Monday, June 06, 2005

Rules of War

Rottweiler fisks a NYT oped piece that wants to shut down Gitmo. One statement caught my eye:

Over more than two centuries of peace and war, the United States has developed a highly effective legal system that, while far from perfect, is rightly admired around the world.

Right, and that includes the Rules of War, under which an enemy operating in disguise can be executed as a spy. This would solve the NYT's problem & might cause the killers back home to pause before disemboweling the next aid worker.

Executing unlawful combatants (undocumented combatants?) was SOP during the Revolutionary War, when as today's American Spectator says of Nathan Hale:

The British sometimes simply imprisoned American spies. Had Hale been captured one night earlier, he might have been merely incarcerated. As it was, he was strung up.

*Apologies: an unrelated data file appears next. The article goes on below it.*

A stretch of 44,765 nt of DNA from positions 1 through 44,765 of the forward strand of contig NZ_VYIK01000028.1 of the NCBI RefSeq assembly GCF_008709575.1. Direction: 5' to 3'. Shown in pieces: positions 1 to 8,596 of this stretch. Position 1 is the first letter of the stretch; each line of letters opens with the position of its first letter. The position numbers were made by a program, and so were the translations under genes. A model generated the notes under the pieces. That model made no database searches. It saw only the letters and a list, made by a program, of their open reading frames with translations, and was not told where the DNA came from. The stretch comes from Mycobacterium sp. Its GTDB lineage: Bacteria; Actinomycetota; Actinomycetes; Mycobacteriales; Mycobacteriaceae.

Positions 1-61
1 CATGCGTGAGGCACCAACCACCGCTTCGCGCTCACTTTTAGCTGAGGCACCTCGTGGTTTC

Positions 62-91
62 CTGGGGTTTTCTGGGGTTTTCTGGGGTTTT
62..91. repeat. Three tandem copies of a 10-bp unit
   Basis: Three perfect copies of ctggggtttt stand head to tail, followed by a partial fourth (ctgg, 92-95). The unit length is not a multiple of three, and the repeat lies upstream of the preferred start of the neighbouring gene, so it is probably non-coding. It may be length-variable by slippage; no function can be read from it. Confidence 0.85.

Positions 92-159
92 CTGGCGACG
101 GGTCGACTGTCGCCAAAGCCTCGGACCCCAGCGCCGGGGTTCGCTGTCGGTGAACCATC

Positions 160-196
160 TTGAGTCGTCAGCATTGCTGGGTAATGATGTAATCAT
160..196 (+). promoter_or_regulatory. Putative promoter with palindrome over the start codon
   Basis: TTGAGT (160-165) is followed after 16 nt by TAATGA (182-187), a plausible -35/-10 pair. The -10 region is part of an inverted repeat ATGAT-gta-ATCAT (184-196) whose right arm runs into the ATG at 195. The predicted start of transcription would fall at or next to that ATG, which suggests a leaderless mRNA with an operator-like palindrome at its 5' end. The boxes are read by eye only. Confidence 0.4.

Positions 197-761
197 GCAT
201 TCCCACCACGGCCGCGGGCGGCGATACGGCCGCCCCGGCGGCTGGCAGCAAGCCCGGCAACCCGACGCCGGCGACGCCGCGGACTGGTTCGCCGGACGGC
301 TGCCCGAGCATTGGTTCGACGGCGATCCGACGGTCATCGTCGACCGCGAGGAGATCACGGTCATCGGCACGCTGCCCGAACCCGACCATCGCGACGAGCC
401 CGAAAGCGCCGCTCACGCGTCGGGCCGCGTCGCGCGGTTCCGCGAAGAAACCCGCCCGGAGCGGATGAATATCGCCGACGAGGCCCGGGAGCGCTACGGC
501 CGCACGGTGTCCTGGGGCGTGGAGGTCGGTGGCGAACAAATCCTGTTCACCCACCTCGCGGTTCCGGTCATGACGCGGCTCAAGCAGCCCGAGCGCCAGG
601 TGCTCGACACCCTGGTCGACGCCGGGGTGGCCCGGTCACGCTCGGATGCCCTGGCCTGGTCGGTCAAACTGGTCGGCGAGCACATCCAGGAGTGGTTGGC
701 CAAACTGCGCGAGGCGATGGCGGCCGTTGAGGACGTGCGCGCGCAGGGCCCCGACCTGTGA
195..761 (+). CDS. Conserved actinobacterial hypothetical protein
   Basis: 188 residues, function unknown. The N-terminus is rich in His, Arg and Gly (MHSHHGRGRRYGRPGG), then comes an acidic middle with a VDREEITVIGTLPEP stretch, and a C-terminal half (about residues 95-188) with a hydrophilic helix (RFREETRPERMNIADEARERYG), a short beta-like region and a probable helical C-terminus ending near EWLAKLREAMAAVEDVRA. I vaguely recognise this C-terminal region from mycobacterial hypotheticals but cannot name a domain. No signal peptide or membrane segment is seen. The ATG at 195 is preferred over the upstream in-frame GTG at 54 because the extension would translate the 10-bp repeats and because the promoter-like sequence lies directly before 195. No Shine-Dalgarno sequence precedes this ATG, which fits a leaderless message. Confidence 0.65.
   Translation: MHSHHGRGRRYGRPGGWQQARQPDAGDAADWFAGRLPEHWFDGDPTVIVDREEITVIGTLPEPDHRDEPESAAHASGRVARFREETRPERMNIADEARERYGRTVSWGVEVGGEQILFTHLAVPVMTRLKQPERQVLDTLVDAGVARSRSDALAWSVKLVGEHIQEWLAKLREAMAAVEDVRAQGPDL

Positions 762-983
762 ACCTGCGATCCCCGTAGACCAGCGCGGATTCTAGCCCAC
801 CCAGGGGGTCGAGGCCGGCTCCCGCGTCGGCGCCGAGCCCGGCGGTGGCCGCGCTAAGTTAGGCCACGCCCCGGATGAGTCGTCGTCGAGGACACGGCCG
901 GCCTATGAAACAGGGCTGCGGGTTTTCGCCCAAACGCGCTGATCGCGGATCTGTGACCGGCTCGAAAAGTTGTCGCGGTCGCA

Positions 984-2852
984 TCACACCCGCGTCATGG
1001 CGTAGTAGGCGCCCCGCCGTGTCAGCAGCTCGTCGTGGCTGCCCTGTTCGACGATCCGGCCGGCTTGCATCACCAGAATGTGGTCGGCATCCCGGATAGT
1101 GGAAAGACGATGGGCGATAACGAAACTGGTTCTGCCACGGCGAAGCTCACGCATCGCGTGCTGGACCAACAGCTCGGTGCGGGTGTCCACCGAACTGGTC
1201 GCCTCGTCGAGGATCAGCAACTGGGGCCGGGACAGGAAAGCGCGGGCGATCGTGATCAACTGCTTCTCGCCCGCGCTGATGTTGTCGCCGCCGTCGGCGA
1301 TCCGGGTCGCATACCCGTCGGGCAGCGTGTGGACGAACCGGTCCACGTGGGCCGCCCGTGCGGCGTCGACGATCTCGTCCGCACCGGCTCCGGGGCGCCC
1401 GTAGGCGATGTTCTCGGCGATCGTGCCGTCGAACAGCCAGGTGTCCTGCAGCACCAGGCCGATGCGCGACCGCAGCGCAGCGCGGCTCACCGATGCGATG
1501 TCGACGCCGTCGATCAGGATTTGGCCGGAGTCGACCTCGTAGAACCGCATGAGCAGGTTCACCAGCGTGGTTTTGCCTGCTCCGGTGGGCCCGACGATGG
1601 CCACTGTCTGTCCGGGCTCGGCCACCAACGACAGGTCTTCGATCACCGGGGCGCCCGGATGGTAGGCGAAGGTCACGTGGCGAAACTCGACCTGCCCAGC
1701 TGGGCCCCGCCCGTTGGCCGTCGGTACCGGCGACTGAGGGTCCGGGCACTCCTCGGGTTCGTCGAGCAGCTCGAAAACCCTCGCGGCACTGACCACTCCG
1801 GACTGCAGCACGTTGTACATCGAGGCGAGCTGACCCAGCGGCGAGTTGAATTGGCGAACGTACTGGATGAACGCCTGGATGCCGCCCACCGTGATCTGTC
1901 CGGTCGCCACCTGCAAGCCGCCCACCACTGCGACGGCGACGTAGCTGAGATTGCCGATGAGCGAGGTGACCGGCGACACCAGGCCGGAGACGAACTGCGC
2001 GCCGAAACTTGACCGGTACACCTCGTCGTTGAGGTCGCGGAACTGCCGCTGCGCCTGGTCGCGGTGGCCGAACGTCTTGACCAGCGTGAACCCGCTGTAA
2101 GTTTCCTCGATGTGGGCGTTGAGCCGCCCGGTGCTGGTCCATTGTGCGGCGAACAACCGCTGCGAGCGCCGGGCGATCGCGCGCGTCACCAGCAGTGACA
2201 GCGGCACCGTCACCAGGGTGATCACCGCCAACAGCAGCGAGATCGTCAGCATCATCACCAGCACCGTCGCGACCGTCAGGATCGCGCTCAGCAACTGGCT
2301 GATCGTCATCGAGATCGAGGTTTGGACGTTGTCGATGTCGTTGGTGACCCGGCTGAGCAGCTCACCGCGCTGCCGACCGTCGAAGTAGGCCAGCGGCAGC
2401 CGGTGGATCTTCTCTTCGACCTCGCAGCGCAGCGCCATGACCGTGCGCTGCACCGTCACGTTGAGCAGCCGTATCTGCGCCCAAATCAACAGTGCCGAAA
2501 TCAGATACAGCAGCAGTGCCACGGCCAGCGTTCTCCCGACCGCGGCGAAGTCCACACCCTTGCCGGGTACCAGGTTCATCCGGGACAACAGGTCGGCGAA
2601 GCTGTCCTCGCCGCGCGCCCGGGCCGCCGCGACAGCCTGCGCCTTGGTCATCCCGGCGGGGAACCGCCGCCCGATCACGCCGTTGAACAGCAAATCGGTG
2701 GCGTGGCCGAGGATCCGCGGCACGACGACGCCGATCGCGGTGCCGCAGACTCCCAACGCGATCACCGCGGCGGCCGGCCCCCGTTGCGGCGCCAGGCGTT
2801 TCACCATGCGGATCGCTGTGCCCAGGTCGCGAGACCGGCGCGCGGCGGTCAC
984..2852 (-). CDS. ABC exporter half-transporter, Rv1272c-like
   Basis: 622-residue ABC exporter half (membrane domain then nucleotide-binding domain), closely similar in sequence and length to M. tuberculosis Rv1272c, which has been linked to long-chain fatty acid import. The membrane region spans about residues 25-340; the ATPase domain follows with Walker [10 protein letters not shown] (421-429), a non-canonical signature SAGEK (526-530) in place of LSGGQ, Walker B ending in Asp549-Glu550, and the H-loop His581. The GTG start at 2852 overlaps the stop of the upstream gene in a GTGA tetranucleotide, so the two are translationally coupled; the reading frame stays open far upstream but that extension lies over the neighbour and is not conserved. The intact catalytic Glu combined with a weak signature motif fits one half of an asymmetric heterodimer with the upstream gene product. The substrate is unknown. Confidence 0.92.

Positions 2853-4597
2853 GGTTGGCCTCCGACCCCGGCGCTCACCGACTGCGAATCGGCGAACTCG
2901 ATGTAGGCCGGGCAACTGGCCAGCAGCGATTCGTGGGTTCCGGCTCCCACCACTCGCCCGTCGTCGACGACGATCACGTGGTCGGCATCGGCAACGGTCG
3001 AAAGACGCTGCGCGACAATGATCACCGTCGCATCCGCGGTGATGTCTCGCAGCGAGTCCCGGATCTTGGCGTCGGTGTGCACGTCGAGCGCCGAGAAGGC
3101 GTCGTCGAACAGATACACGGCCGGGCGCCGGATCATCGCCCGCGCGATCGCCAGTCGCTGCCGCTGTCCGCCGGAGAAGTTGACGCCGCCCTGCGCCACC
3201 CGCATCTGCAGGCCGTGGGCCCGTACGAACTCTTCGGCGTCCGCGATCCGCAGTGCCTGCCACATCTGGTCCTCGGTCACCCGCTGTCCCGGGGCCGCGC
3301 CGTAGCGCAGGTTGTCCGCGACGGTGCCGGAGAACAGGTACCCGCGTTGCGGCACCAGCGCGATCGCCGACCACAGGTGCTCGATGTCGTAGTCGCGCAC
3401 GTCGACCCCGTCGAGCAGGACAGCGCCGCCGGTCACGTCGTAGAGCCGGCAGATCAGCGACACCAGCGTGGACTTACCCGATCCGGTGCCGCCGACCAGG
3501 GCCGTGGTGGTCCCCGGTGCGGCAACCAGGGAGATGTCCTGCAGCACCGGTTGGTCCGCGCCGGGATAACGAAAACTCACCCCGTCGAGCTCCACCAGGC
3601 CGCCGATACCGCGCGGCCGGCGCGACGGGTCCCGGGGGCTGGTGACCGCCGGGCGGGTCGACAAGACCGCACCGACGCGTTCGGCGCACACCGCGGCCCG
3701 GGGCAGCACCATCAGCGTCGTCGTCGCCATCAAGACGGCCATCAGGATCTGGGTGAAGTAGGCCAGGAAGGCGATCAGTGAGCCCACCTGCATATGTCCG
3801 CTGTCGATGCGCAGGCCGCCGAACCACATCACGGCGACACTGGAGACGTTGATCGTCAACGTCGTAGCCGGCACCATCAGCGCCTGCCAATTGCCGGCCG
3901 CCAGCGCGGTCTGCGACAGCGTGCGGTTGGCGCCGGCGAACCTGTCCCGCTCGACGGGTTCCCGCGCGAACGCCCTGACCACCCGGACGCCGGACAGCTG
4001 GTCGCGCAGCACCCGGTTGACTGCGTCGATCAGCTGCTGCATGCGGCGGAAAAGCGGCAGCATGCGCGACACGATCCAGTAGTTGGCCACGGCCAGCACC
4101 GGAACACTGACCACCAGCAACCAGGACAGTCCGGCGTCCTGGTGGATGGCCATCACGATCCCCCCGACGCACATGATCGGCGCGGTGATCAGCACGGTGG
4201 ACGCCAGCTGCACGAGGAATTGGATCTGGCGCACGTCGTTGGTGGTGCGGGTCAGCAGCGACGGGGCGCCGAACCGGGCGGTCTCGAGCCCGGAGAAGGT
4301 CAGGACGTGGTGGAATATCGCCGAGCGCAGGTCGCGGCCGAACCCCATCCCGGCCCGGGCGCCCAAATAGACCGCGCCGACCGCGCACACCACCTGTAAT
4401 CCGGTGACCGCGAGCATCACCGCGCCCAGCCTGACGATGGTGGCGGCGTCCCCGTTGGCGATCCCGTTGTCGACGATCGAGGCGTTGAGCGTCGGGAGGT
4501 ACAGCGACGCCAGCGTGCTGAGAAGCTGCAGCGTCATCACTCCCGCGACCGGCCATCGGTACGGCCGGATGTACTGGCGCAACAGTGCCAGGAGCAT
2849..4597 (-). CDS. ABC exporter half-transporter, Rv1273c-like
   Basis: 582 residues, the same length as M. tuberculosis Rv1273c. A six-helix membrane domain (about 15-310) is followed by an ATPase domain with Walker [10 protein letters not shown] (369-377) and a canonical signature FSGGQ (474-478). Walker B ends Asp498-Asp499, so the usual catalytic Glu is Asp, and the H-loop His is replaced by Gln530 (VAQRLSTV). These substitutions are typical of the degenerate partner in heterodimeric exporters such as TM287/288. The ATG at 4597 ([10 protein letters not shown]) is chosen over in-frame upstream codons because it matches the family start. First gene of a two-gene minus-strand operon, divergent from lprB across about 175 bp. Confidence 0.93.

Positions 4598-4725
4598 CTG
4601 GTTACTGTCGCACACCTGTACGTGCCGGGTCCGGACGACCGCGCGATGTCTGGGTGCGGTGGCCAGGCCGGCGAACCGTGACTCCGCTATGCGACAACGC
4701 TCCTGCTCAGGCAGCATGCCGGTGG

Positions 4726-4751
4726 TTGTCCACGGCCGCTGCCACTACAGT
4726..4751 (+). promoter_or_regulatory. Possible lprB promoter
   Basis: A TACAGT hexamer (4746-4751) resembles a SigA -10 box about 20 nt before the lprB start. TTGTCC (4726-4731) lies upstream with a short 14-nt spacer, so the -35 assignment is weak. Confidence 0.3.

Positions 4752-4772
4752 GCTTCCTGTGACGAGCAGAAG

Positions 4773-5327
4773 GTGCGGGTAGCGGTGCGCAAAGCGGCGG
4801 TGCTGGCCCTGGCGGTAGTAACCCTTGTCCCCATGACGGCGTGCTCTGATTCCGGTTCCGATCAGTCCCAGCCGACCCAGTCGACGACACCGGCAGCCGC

It worked both ways - Washington hanged the remarkable Major John Andre:

Sir Henry Clinton, the British commander in New York, did all he could to save him. He appealed to George Washington to be executed by firing squad, but by the rules of war he was hanged at Tappan on October 2, 1780.

Both were brave men who went to their deaths without complaint. Surely the Islamic killers would be at least as stoical, given the 73 virgins awaiting them?